Pride on dis­play at Al­ge­rian derby

Kuwait Times - - SPORTS -

MC Al­ger and USM Al­ger may be fierce city ri­vals from the Al­ge­rian cap­i­tal but they nonethe­less share a his­tory in­twined with their coun­try’s re­volt against French colo­nial­ism.

To­day marks the 100th derby be­tween the bit­terly di­vided neigh­bours from the Al­giers port com­mu­ni­ties of Cas­bah and Bab El Oued.

And while this par­tic­u­lar derby can di­vide fam­i­lies to the point of fisticuffs, the two sides share an eerily sim­i­lar past of po­lit­i­cally mo­ti­vated strug­gle.

Mouloudia Club d’Al­ger are the older of the two whose name is a ref­er­ence to the birth of the Is­lamic Prophet Muham­mad (PBUH). They were founded in 1921 and even play in the green of Is­lam, along­side white and red, thus mak­ing up the colours of the na­tional flag.

They claim to be the first Mus­lim foot­ball club formed in then-colonised Al­ge­ria.

Not to be out­done, Union Sportive Me­d­ina d’Al­ger were orig­i­nally named Union Sportive Musul­man (Mus­lim) at their found­ing in 1937.

Orig­i­nally decked out in a red strip, they added black as a sign of eter­nal mourn­ing in mem­ory of those killed in the Setif Mas­sacres in 1945, sparked af­ter lo­cal French po­lice fired on anti-colo­nial­i­sa­tion protestors.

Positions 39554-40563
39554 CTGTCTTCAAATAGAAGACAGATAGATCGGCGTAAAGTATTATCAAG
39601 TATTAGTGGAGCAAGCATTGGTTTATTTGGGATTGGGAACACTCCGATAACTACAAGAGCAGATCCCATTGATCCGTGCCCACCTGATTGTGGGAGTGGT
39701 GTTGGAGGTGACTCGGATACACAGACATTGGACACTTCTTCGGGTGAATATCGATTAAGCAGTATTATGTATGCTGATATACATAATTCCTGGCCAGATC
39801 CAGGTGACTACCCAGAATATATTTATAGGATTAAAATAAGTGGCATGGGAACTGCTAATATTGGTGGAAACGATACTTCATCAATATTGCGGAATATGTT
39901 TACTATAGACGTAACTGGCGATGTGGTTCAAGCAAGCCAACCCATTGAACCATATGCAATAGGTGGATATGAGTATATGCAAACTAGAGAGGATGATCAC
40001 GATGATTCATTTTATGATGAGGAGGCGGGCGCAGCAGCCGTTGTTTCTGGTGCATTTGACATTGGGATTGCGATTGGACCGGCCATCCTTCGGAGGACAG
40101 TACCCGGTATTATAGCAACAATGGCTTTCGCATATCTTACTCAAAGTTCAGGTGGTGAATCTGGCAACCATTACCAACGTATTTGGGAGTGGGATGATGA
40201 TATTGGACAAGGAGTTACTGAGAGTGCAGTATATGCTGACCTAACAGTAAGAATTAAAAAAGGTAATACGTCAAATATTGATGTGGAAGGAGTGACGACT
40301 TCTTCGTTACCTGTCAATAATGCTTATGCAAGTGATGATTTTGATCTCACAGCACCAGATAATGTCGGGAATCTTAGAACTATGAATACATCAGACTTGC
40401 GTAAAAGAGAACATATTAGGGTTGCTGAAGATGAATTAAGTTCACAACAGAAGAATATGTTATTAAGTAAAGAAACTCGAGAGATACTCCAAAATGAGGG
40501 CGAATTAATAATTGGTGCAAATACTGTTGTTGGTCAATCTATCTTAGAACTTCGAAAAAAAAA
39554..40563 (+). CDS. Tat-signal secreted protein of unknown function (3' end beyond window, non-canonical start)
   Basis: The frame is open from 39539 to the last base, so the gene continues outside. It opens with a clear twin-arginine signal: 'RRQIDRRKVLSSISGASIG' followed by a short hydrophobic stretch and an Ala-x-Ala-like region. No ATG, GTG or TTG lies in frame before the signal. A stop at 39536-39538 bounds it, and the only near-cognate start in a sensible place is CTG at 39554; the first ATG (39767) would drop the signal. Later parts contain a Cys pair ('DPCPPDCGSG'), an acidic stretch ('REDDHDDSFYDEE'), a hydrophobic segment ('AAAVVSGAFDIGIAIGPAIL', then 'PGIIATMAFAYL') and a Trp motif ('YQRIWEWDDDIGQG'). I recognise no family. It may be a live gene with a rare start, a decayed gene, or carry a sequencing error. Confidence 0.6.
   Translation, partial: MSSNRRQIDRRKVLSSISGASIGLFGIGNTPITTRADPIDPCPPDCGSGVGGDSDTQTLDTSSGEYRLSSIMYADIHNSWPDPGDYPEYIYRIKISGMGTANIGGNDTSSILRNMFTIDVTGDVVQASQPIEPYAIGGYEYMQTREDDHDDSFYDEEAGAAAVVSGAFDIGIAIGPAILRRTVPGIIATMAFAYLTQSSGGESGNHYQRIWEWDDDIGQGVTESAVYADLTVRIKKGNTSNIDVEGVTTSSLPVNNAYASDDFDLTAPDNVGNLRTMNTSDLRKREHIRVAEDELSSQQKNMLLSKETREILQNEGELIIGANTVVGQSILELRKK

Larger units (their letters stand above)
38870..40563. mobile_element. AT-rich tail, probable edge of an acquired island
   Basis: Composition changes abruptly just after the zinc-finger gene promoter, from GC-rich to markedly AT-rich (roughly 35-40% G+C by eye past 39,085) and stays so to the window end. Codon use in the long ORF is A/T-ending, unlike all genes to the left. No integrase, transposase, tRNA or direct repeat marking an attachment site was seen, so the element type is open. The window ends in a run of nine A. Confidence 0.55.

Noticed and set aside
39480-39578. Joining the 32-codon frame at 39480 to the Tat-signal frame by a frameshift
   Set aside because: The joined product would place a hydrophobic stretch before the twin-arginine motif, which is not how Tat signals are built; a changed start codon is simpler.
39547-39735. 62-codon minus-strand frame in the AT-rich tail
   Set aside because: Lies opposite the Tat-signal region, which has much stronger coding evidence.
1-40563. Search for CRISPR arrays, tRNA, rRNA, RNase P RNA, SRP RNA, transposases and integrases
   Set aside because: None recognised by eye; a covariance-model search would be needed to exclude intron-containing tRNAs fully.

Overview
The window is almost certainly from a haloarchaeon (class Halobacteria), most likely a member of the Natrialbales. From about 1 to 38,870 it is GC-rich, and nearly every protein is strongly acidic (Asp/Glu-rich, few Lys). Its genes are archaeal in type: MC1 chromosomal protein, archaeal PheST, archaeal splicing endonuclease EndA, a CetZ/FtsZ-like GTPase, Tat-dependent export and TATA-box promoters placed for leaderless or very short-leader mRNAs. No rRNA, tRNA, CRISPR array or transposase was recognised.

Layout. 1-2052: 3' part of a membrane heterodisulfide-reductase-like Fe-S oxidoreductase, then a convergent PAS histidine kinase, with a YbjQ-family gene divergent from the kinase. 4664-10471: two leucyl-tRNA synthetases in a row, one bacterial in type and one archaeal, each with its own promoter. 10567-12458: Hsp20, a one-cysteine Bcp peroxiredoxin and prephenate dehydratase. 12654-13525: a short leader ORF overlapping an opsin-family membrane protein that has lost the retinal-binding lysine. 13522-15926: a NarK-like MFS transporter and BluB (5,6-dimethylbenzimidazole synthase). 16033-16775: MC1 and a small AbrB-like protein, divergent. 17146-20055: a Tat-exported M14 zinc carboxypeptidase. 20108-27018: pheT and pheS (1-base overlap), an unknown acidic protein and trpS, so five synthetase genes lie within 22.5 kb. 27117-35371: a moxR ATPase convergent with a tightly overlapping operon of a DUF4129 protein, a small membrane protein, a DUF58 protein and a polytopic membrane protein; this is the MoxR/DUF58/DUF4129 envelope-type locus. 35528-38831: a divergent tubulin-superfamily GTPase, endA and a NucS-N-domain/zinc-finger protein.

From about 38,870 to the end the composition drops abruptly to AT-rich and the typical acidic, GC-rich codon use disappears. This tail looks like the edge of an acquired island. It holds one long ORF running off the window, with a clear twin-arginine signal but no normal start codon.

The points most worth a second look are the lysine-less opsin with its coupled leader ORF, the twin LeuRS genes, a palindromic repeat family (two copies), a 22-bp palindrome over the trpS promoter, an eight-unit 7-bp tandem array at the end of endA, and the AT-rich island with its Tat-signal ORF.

With such fier­cly pa­tri­otic be­gin­nings, it is per­haps un­sur­pris­ing each side’s fans can be fa­nat­i­cally pas­sion­ate.

So much so that the match due to be hosted by USM will ac­tu­ally take place 50km away in Bl­ida, by or­der of the Al­ge­rian po­lice.

USM have been pun­ished for past fan vi­o­lence. But even the na­tion’s govern­ment backed daily news­pa­per El Moud­jahid lamented the venue switch, which it said would “kill” a nor­mally white-hot at­mos­phere gen­er­ated by 60,000 fans gath­ered in the Stade du 5-Juil­let, the na­tional sta­dium used for Al­ge­ria games and the big der­bies. Even USM’s reg­u­lar sta­dium, which holds just 17,500 but is lo­cated right on the seafront with a hill be­hind from which fans can watch the game, would have been a prefer­able venue to the one in Bl­ida.

Even so, in­ter­est in the match is at fever pitch in the old town of Cas­bah, pre­dom­i­nantly MC-sup­port­ing, and the poorer neigh­bour­hoods at Bab, who fol­low USM.

While most Al­ge­ri­ans are a lit­tle wea­ried by such fear­some ri­valry, the mood in the old town and the city it­self lifts around derby day with a boost to the lo­cal econ­omy.

Fans in the two ad­join­ing neigh­bour­hoods have been parad­ing their colours and singing songs in a glo­ri­ous dis­play of ir­rev­er­ent an­ar­chy for days al­ready.

Fam­ily ri­val­ries re­lated to the derby are legendary.

Per­haps the most amus­ing sur­rounds the Has­san broth­ers when Tahir played in at­tack for MC and his younger sib­ling Kamel turned out in goal for USM in the 1970s but could no longer bear to see each other.

In the present day, Amir Med­dour, who spoke from Cas­bah, claimed he had banned his MC-sup­port­ing son from hang­ing out with his ma­ter­nal un­cles, fans of USM, ahead of the match to off­set the pos­si­bil­ity of fights break­ing out.—AFP

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